June 12, 2005
June 12, 2005
June 15, 2005
10.606.1 - 10.606.12
Expectation Management: Lessons Learned in Establishing a Start-up Multidisciplinary Technology Entrepreneurship Program*
R. Keith Stanfill
University of Florida Department of Industrial and Systems Engineering
Abstract The University of Florida Integrated Technology Ventures (ITV) program is designed to provide engineering and business students with an intense, immersive entrepreneurial experience. Participating students learn the entrepreneurial process as members of a virtual company led by a serial entrepreneur who acts as a volunteer CEO. The company is composed of a CEO, a business development team of several MBA students (coached by entrepreneurial faculty) and a multidisciplinary technology development team of 6 undergraduate engineers (coached by engineering faculty). The company is responsible for creating an alpha system prototype and collateral materials such as a business plan and a presentation for entry in academic business plan competitions. Three pilot entrepreneurial teams chartered in the initial offering completed their projects in spring 2004. Funding for these companies was secured through the Economic Development Administration, the Lemelson Foundation (via the National Collegiate Inventors and Innovators Alliance), and the University of Florida. A board of directors was formed to oversee the direction of the ITV program and serve as the board for each virtual company. During the pilot offering, it was discovered that the ITV stakeholders—including students, inventors, faculty coaches, CEOs and board members—had different levels of understanding and operated under differing assumptions regarding the roles and responsibilities for themselves and the others. This paper addresses the lessons learned in managing these expectations and the going forward strategies for current and future offerings of the ITV program.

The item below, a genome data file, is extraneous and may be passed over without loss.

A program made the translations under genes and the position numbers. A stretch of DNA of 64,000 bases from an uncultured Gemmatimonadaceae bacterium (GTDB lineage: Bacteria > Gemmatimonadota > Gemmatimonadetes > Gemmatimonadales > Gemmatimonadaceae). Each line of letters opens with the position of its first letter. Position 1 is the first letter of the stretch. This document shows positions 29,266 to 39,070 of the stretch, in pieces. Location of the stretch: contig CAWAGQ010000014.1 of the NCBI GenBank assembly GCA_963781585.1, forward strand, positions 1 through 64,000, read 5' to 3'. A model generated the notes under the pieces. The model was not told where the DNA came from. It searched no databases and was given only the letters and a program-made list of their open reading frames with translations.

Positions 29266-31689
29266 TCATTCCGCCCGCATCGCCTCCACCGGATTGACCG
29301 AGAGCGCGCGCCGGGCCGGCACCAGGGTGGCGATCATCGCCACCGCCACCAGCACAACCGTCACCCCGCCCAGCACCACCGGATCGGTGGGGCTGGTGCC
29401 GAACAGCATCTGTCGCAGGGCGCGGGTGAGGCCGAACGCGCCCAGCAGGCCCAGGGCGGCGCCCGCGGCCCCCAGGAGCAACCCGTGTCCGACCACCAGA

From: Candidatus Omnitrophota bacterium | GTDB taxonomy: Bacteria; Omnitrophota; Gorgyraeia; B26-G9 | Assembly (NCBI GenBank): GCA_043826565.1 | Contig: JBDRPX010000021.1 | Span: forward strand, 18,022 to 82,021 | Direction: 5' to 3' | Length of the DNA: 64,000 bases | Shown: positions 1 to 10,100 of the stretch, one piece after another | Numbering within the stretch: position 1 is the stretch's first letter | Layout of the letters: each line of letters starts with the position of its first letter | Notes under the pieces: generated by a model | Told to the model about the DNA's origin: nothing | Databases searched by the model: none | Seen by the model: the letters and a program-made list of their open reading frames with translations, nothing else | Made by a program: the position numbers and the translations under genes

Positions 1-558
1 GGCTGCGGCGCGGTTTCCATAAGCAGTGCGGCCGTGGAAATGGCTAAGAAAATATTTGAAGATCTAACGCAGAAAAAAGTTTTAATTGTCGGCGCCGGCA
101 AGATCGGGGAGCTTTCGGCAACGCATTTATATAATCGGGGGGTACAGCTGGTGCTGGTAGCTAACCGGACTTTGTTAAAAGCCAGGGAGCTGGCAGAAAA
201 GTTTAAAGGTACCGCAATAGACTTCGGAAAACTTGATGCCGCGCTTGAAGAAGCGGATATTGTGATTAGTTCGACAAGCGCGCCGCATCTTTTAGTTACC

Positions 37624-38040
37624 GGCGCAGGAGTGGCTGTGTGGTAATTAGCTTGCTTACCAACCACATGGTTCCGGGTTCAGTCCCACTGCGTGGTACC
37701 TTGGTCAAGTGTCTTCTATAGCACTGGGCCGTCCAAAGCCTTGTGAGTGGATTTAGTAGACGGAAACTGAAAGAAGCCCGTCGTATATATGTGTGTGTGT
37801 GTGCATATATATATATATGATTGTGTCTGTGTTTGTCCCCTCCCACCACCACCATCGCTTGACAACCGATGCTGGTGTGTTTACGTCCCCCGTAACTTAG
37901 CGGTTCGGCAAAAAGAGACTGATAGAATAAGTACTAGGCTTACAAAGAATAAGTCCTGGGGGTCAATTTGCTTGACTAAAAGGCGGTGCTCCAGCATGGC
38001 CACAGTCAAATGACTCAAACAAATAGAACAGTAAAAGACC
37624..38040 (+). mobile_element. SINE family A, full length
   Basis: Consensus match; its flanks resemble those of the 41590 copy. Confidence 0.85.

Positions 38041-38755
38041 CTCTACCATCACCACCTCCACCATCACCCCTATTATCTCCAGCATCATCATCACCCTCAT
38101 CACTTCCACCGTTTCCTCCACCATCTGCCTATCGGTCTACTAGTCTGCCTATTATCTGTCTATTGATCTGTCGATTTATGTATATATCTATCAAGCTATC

Introduction Expectation management is a term used by project managers. Burns (Burns) describes expectation management like this: Here's the situation: I expect you to deliver the moon on a stick, because that’s what was in your pitch. If I still believe that that’s what I’m getting when it’s delivered, and it’s not, you’ve got a problem because I think you’ve failed me. However, if you’d told me much earlier “We can't find a stick long enough, guv’nor, so we can’t do that. But we can get you a large balloon on a stick if that’s OK,” then when I get a balloon on a stick, I’m not disappointed.
*This paper is based in part on a paper entitled Establishing and Managing Stakeholder Expectations in a Start-up Multidisciplinary Technology Entrepreneurship Program prepared for the 9th Annual NCIIA Conference Dynamic Learning: Changing Models for Changing Times, San Diego, 2005.
“Proceedings of the 2005 American Society for Engineering Education Annual Conference & Exposition Copyright 2005, American Society for Engineering Education”
Stanfill, R. K. (2005, June), Expectation Management: Lessons Learned In Establishing A Start Up Multidisciplinary Technology Entrepreneurship Program Paper presented at 2005 Annual Conference, Portland, Oregon. https://peer.asee.org/14939
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